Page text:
As we contemplate development of the waterfront, casinos (if ever there was a decision that required a sturdy backbone rather than a referendum, this would be it), rejuvenation of tourism, job creation and mind-boggling deficits, I ask myself: what can an urban planner do? Well, for me, the answer is to draw attention to wheels already invented to which we might hitch our island cart in an attempt to stave off the "headless chicken syndrome". You know - running around in circles squawking.
Although the intention this year was to move away from blog posts about placemaking, the success of (future) life in Bermuda forces this to be something of a recurring theme. So, what's new in the field? The Knight Foundation has funded a programme of study - Soul of the Community - whose purpose was to find out: What makes people love where they live? And, Why does it matter? In other words, the study investigated community attachment.
Katherine Loflin, lead consultant on Soul of the Community, writing for Project for Public Spaces, notes in the article, Learning from Knight's Soul of the Community, Leaning Toward the Future of Placemaking, while the health of the local economy and civic engagement had their place, the "...'softer sides' of place" mattered too. Loflin notes love of place can translate to economic impacts. People want a place that is attractive, friendly, welcoming and engaging. And this matters because communities where people love where they live do better economically.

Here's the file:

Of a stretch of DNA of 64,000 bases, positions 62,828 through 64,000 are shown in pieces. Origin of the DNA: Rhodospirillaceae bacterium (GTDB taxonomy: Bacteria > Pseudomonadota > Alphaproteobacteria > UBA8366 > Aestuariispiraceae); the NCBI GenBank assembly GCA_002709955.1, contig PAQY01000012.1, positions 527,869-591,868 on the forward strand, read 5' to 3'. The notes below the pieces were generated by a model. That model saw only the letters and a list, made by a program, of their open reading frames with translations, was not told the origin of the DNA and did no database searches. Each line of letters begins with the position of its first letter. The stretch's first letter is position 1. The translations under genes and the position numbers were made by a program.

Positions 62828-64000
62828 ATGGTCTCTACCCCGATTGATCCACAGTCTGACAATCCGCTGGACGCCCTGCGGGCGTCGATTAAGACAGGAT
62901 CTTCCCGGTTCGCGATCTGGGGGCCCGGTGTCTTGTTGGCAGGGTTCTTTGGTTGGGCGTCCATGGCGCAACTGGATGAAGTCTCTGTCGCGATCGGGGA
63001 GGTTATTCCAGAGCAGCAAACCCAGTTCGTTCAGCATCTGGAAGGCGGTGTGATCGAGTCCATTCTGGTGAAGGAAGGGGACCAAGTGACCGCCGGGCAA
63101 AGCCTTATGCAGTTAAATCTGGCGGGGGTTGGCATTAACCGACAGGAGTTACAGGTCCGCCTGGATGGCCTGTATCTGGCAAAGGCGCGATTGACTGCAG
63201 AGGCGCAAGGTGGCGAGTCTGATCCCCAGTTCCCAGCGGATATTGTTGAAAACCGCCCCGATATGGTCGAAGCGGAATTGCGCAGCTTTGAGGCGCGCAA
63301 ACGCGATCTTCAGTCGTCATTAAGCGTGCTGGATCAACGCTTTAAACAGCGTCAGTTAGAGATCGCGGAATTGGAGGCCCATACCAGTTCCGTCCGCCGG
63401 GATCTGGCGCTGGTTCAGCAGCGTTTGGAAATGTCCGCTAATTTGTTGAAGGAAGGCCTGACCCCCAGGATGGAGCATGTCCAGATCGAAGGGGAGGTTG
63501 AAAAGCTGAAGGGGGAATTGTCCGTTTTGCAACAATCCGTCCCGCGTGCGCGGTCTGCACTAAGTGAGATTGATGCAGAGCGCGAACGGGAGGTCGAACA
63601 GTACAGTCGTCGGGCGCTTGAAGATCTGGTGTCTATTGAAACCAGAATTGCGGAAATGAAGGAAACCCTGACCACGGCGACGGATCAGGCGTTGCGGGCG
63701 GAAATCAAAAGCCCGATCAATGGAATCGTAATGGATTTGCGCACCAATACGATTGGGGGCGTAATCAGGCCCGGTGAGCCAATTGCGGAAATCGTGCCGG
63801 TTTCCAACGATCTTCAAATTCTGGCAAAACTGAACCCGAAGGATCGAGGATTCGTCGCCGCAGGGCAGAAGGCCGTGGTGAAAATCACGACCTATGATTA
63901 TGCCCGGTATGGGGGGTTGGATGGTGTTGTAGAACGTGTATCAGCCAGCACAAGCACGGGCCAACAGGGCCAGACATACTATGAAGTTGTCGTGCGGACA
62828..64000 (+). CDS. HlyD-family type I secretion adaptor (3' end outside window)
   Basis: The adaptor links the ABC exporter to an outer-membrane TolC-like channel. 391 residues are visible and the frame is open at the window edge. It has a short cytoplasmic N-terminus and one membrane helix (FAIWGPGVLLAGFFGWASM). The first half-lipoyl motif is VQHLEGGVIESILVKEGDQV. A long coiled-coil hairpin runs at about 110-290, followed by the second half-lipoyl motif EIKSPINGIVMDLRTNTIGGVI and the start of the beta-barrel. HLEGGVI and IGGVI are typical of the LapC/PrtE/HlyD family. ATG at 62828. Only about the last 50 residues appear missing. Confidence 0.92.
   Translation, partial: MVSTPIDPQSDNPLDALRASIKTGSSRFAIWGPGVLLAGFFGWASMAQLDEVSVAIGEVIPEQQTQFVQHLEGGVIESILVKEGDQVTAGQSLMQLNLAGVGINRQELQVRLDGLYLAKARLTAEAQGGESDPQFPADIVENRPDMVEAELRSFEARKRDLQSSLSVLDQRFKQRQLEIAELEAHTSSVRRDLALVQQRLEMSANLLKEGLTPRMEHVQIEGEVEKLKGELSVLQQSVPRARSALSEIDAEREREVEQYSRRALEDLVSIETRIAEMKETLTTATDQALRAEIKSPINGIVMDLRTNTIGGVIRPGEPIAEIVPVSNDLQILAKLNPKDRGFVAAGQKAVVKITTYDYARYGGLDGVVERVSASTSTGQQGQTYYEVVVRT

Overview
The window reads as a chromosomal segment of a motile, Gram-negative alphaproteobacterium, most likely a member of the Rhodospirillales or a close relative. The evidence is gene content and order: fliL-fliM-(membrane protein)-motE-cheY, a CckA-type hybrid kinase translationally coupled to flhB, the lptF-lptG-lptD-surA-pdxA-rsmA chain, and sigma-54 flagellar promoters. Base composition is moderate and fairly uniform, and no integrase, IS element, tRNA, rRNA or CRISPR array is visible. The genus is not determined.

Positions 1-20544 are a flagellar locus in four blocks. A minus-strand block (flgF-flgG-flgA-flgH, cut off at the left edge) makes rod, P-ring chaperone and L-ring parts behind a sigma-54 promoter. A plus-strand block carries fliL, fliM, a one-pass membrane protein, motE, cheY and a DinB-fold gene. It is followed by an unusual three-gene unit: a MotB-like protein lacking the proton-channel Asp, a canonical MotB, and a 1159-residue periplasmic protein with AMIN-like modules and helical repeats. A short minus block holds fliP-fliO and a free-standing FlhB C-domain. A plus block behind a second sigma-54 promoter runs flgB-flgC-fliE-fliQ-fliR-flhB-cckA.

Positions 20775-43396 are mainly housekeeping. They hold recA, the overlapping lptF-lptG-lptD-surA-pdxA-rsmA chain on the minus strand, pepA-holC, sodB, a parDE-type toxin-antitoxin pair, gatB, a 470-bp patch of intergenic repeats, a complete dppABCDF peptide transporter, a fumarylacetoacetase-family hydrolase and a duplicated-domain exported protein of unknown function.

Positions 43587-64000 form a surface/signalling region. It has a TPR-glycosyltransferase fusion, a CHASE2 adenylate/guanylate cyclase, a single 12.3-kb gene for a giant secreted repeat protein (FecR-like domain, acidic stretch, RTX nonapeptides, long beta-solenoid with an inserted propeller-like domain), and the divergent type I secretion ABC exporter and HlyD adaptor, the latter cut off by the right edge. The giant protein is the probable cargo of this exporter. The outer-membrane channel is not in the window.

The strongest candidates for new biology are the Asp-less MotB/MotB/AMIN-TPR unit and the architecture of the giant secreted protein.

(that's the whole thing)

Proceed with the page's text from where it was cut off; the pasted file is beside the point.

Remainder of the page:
As we get closer to a new City of Hamilton Plan, I wonder whether we are asking the right questions? A collaboration between Soul of the Community and Project for Public Spaces is shining the light on lessons learned. For example, communities need to be the best versions of themselves that they can be. Don't reinvent the wheel; optimize it and make it better. Capitalize on a community's unique identity.
I suspect we have a number of lessons to learn, still, in Bermuda. Life is short, so we should just get on with it and stop running around in circles.
This is a link to an article, What makes people attached to a city? by Marlys Harris writing for MINNPOST. Minneapolis has winters much worse than Bermuda and, like us, they spend time worrying about how to attract people to their city as a result. Harris provides an interesting viewpoint of the work of the Soul of the Community Project.